For the first quarter to third of the book, I was doing okay. I really liked it, and was thinking it would be a 3.5 to 4 star book all things remaining consistent, but there was totally room for the book to catch me up in the shippy banter and make me fall in love along with them. Obviously, that did not end up happening. As time passed, I found myself going from liking Joss to actively disliking her.

I really do love the novel’s premise. Joss and Matt are college friends who decide to partake in sorbet sex, meaning that, when one of the them goes through a break up or a particularly bad sexual encounter and the other is single, they engage in some good casual sex as a palate cleanser. Meanwhile, they remain excellent friends, even assisting one another in their romantic endeavors. Eventually, their feelings shift due to a change in circumstances. Happiness and sex-positivity all around, right?

I wish. My big frustration is that, as sex-positive as the premise sounds to me, I very much do not get that message from the novel. As far as the sorbet sex goes, every single person that isn’t them says that it’s a completely unhealthy practice. They are deeply judged for doing this by everyone Joss trusts enough to tell. Her friend Nellie even accuses “that he was using [her] girl,” which deeply enrages me, especially since Joss doesn’t argue with her. Personally, I don’t think they were using each other, but if they were, then it was mutual. In fact, Joss was the one first looking for a casual sex partner, though Matt supplied the name and more lasting concept. Joss was a very eager participant, and Nellie’s uncontested line takes all of her agency away.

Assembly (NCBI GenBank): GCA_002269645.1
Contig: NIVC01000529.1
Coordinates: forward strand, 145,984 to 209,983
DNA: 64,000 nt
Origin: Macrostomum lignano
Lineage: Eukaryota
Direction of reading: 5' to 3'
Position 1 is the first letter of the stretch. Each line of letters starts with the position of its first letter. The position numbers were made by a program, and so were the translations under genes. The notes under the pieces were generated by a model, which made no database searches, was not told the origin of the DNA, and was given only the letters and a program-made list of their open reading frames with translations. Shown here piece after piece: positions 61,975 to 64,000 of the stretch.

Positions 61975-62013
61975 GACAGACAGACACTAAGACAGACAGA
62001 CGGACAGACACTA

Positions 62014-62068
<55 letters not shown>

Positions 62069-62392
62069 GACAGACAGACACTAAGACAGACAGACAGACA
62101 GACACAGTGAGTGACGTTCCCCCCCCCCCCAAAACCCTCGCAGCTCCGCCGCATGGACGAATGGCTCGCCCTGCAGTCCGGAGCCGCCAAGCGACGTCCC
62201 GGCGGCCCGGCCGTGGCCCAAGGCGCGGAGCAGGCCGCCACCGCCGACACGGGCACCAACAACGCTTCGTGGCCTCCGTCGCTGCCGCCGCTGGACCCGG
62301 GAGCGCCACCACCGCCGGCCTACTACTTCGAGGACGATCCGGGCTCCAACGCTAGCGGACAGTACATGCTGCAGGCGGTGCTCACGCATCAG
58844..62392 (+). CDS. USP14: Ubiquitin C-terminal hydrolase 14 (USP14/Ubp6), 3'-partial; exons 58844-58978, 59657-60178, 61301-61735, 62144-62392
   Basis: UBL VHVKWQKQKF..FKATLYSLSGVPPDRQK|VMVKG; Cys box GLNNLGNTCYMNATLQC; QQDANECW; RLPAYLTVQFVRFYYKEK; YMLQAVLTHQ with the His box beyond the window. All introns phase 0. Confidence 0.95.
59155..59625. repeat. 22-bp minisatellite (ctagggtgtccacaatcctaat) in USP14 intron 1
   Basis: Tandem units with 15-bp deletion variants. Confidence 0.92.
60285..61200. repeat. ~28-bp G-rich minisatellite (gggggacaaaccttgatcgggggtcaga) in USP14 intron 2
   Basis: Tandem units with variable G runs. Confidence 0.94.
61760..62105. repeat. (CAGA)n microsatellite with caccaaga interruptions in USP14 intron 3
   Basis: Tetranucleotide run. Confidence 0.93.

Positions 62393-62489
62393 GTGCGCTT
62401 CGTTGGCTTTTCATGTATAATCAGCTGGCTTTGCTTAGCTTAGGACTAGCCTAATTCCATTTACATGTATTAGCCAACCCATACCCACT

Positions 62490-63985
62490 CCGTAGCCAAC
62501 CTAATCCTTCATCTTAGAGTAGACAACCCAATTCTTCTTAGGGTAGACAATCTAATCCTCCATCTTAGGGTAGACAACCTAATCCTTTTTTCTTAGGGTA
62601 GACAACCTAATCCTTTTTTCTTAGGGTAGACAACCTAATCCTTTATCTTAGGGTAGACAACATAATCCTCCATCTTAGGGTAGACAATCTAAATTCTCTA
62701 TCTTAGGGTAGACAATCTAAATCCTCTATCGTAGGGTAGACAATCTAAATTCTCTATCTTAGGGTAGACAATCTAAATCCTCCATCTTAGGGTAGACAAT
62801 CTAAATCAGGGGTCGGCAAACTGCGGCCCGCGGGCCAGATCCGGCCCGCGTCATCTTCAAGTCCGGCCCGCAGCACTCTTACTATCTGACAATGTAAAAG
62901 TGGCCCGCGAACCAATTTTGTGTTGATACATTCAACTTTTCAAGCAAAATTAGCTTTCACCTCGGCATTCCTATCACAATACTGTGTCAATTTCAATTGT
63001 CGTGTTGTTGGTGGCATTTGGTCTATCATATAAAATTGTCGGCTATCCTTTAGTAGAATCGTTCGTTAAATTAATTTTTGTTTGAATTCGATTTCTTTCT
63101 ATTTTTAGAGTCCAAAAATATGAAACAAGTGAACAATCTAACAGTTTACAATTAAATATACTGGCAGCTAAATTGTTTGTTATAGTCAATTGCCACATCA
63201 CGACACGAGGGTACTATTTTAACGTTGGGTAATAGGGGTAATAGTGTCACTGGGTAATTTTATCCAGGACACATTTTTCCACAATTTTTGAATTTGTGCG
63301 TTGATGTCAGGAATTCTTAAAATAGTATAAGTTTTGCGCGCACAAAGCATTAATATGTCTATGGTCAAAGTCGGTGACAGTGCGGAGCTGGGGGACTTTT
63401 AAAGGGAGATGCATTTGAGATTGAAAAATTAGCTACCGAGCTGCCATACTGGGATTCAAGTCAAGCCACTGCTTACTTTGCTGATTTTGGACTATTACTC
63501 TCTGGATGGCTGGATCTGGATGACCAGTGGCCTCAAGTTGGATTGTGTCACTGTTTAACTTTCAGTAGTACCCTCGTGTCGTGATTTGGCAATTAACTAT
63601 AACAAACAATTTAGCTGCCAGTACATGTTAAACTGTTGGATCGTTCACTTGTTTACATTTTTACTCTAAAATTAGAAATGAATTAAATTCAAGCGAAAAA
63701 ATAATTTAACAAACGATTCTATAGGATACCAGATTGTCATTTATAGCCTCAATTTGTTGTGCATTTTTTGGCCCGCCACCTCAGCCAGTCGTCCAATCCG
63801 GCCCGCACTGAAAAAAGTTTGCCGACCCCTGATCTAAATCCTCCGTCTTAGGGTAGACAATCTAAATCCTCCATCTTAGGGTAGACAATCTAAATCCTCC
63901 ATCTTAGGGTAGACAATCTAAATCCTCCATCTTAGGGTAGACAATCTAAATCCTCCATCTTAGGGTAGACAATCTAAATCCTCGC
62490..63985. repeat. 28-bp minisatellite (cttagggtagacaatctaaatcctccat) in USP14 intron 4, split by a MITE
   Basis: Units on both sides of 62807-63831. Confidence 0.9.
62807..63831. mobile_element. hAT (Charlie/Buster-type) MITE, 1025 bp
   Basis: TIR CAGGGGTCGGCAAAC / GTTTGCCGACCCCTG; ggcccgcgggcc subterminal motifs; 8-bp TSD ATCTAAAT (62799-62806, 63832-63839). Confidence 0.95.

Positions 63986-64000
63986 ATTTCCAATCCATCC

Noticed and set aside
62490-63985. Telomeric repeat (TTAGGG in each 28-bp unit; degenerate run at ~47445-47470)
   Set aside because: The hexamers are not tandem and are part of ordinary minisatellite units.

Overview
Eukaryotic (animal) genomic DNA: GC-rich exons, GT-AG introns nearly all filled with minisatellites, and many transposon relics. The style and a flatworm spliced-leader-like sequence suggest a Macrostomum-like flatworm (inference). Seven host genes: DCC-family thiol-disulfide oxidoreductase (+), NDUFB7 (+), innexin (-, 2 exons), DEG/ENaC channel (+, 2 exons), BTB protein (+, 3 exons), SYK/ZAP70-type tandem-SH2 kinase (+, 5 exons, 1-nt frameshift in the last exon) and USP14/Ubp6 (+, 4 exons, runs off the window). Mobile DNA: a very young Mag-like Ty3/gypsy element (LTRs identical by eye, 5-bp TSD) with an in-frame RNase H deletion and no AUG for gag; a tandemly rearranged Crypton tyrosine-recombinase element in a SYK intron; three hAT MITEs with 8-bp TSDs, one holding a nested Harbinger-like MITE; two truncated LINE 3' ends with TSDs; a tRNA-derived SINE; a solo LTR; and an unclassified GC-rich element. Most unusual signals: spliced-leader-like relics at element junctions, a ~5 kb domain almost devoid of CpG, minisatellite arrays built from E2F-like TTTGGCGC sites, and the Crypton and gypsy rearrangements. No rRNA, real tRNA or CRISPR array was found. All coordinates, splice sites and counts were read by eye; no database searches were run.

In fact, I think the sorbet sex relationship was perfectly healthy for a number of years. They had a set of rules for it, and those seemed to stand them in good stead. Only once they started breaking the rules did the change of feelings come and start making the sorbet sex really unhealthy. Like When Harry Met Sally, though, where the ultimate message ends up underlying Billy Crystal’s assertion that men and women can’t be friends, When Joss Met Matt seems to suggest that men and women cannot have sorbet sex without mushy feelings getting in the way. Everyone in the novel completely disregards the years where it worked just fine.

When Joss Met Matt also comes down against fetishes. There’s a scene where Joss decides to have sex with this guy T.J., and he asks her to punch him in the crotch because that’s what turns him on. Joss runs out saying that “it’s a lot weird!” and, when he says that it’s not that uncommon, she tells him it is uncommon. Basically, she makes him feel like a piece of shit freak and runs away from him. I’m not saying that I would want to finish that encounter either, but he didn’t try to hurt her in any way, and he’s probably going to have a complex about this for years.

Getting kinky is not the only thing Joss disapproves of, though. She also judges Matt for his casual sex encounters with others, referring to him regularly as a “man slut,” even though he makes it clear that he doesn’t like being called that. Joss casually slut shames throughout the book, with the exception being herself, of course (though she does call her college self a kissing slut, but no reference is made to the fact that she has a very active sex life too—it’s clear she just finds kissing slut funny).